4 2 fact vulnerable to the skeptic's argument, and if the argument is not invalid in itself, then the entire body of work which involves those presuppositions is invalidated. I will argue 1) that the skeptic's problem is one of a class of related problems, all of which are valid and fundamental to the epistemological enterprise, 2) that contemporary approaches to epistemology - of, for example, perception, cognition, language, or sociality - are intrinsically incapable of solving or of dissolving these problems, and 3) that, therefore, approaches that make standard presuppositions concerning these epistemological issues - such as contemporary approaches to understanding the influence of the environment on the behavior and development of the individual - are similarly invalidated. I then wish to outline an approach that is not vulnerable to the general class of problems that includes the skeptic's problem, and to explore some of the consequences of this approach to the general problem of the influence of the environment on behavior and development. The Impossibility of Encodingism The "transmission of information" model rests upon a general view of the nature of representation: a view of representation as consisting fundamentally of encodings. In this view, 'information' is encoded, transmitted, decoded, and new encodings are generated on the inferential or heuristic basis of other already extant encodings. In other words, information is transmitted - and processed and understood - in the form of encoding representations. My rejection of this view rests on a rejection of the encodingist model of representation: if representation is not fundamentally constituted as encodings, then the transmission view cannot be sustained, and must be changed in unforeseeable ways to accommodate the non-encoding character of representation, whatever that may be. I begin, then, with a characterization of encodingism, followed by a further elaboration of its critiques, an alternative model of representation, and an exploration of some consequences. Three equivalent characterizations of encodings will be outlined: encodings as representational stand-ins; encodings as representations defined in terms of what they represent; and encodings as known correspondences with what they represent. The stand-in perspective on encodings is clearest and most paradigmatic. It captures directly the character of such encodings as Morse code or computer code. The basic notion is that an encoding stands-in for some other representation, as, for example, "..." stands-in for "S" in Morse code, or equivalently for some bit pattern in a computer. Such stand-ins change the form of representation, and thereby allow things to be done with and to representations that would otherwise be impossible or difficult: "..." can be sent over a telegraph wire, while "S" cannot, and the potentialities of bit patterns in computers are myriad. The stand-in relationship can also be defined with respect to combinations of other representations, creating, in effect, encoding abbreviations. The critical point for my current purposes is to note that encodings as stand-ins require that the representation(s) that are to be stood-infor must be already present for the stand-in encoding to be definable. Stand-in encodings only change the form of representation, they do not and cannot create new representations (except in the sense of new combinations of representations already present).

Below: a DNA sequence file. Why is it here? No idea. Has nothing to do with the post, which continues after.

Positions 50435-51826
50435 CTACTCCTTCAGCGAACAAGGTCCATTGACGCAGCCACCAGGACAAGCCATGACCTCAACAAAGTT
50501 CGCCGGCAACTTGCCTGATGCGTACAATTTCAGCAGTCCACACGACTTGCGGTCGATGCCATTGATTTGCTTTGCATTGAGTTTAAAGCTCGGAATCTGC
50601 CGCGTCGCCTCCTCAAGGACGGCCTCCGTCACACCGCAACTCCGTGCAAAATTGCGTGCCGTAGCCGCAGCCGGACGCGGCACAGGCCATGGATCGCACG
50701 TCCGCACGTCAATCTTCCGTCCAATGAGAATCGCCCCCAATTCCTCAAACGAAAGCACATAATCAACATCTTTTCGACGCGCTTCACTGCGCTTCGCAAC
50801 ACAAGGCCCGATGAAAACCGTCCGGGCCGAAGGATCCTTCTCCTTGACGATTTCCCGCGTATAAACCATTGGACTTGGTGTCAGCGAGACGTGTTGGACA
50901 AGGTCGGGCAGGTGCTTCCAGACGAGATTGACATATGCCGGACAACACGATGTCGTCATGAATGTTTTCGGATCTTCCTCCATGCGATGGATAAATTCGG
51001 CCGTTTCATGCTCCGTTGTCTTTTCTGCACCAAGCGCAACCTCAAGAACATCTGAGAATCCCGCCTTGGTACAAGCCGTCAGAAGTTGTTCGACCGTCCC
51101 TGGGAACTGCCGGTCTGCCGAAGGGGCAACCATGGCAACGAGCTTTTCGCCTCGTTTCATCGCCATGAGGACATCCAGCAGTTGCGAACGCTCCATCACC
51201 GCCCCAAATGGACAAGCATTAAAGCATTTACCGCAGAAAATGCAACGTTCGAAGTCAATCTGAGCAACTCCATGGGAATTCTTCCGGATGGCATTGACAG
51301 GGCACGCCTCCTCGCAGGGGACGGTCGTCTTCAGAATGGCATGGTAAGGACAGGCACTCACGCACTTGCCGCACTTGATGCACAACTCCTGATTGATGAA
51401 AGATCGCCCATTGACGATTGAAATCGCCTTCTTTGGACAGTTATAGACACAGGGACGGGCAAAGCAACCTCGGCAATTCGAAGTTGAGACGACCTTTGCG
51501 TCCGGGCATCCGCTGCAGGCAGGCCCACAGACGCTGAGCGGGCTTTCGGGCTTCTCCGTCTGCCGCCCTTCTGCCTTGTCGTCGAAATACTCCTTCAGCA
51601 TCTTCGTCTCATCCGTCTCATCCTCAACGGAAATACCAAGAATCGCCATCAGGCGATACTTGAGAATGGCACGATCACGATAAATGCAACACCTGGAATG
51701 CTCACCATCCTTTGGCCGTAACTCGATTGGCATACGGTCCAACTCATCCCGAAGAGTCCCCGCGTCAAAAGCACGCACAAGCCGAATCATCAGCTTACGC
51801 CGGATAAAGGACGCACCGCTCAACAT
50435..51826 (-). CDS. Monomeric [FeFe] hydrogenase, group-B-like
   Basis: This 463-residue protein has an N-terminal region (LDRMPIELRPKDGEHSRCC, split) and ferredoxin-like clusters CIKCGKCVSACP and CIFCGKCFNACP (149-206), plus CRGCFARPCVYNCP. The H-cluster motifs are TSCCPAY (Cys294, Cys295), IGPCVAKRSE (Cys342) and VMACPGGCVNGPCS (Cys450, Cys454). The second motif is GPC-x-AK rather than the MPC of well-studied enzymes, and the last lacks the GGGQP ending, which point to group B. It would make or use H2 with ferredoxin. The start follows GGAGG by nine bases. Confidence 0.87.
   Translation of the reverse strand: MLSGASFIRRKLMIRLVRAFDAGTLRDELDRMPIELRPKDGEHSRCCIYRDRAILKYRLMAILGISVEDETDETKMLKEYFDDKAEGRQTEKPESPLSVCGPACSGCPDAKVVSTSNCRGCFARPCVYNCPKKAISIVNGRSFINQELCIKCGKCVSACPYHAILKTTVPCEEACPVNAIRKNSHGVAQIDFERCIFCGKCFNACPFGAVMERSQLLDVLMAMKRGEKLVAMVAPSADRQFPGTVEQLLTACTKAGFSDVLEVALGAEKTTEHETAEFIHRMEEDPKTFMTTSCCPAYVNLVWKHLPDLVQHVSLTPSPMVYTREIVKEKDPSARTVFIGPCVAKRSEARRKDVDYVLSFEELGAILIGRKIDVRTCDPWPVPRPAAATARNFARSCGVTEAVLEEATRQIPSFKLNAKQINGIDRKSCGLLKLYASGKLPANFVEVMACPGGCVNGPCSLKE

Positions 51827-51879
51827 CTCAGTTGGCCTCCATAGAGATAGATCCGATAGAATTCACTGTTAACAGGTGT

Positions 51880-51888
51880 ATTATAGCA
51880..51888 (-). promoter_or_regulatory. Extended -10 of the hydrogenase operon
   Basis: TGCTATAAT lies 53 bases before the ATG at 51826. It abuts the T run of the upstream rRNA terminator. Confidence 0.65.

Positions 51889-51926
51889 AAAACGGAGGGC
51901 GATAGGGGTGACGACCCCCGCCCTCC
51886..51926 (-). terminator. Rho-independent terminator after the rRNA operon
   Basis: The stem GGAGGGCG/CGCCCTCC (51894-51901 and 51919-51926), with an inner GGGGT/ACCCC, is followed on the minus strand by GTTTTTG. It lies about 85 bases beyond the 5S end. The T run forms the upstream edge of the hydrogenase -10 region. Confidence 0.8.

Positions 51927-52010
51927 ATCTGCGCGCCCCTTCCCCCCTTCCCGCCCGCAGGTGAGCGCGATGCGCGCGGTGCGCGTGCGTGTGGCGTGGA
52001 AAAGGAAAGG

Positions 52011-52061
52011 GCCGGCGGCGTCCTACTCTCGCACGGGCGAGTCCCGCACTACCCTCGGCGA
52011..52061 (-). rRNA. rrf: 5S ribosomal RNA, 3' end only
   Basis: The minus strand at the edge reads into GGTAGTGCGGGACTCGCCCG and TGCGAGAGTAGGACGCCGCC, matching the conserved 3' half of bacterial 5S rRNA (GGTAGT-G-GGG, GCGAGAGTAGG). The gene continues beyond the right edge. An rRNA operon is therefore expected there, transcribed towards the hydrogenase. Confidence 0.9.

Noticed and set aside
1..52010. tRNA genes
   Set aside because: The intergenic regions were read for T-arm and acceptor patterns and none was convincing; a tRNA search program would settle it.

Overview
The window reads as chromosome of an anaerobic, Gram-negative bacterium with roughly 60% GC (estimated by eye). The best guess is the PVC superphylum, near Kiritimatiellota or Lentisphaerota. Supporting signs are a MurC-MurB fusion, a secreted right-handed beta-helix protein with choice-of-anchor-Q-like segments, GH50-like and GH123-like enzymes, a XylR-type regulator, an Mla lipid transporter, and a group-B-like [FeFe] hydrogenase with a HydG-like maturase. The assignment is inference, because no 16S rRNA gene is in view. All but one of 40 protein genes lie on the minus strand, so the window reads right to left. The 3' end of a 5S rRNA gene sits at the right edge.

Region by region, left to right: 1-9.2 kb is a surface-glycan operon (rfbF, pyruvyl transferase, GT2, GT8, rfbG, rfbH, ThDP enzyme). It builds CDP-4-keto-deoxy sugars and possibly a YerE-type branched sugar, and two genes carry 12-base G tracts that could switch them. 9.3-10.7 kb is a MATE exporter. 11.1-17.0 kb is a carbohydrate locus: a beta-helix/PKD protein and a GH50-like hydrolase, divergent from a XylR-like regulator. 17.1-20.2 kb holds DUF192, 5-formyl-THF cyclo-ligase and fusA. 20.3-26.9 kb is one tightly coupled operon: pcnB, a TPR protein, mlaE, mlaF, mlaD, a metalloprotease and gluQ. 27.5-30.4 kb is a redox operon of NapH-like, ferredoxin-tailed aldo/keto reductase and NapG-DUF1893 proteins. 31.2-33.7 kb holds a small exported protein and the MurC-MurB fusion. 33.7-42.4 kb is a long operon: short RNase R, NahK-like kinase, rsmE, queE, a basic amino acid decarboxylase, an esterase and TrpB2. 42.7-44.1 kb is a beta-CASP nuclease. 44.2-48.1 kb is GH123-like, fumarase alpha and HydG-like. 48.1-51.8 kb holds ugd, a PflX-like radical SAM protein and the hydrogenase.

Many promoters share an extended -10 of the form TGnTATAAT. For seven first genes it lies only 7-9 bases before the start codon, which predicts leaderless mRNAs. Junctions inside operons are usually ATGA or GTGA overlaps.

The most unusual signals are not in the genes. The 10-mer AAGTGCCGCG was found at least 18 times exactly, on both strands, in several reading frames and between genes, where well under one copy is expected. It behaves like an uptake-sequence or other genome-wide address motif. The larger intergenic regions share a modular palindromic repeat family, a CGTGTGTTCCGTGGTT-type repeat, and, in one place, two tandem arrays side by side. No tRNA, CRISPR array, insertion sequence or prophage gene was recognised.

5 3 The second characterization of encodings is as representational elements defined in terms of what they represent. This is manifested in standard manners of speech such as "This thing, X say, represents (encodes) Y" where "Y" specifies what "X" is to represent. This is, in fact, the manner in which most encodings are introduced - they are defined as encodings by specifying what they are to be taken as representing. This view of encodings, however, is just a different perspective on encodings as stand-ins. The defined encoding stands-in for whatever is used to specify what it represents: "X" stands in for "Y". In other words, to define "'X' represents Y" requires that "X" be already known, that "Y" be already known, and that what "Y" represents be already known so that "X" can be used to represent the same thing as "Y" - so that "X" can stand-in for "Y". Encodings as known correspondences is still a third perspective. "X" encodes Y involves an epistemic correspondence between "X" and Y that is known to whatever epistemic agent is able to take "X" as an encoding of Y. Such epistemic correspondences can be arbitrarily defined between any "X" and any Y, or the epistemic definition can be based on already existing factual, perhaps even lawful, relationships between "X" and Y. In order to know the correspondence, in order to be able to take "X" as an encoding for Y, whether arbitrary or not, an epistemic agent has to already know both "X" and Y and, perhaps, the non-arbitrary non-epistemic (factual or lawful) relationship between them. In knowing this relationship and what the relationship is with, specification of what the relationship is with must itself occur in terms of some representation or another, some "Y", and, with respect to that specifying representation, "X" is again a stand-in. All three views of encodings, then, are equivalent: they are just differing perspectives on one underlying form of epistemic relationship. The correspondence view, however, can be particularly misleading. It is often tempting to consider factual or lawful correspondences to constitute encodings - to constitute epistemic relationships - without explicit consideration of what the relevant epistemic agent is or how it could possibly know of the correspondence at all or what the correspondence is a correspondence with. Neural activity in the retina, for example, is generally in factual correspondence with various properties of the light, and this is labelled an encoding of those properties of the light. DNA base pair triples selectively correspond to particular amino acids in protein construction, and this too is labelled an encoding relationship. Yet, there is no agent in the retina, or neural tract, that knows anything about those light properties. Human beings and other animals have been seeing their environments for millions of years without knowing anything at all about light properties per se. Nevertheless, the encoding story - the sensory transduction story - is the standard account of vision and other sensory processes (Carlson, 1986). Transduction, in its basic meaning, refers to a transformation of form of energy. Such a transformation will, in general, yield a factual correspondence between the two forms of energy and the events associated with them. To simply assume that this factual correspondence constitutes an epistemic correspondence, as in transduction models of sensory processes, is not only a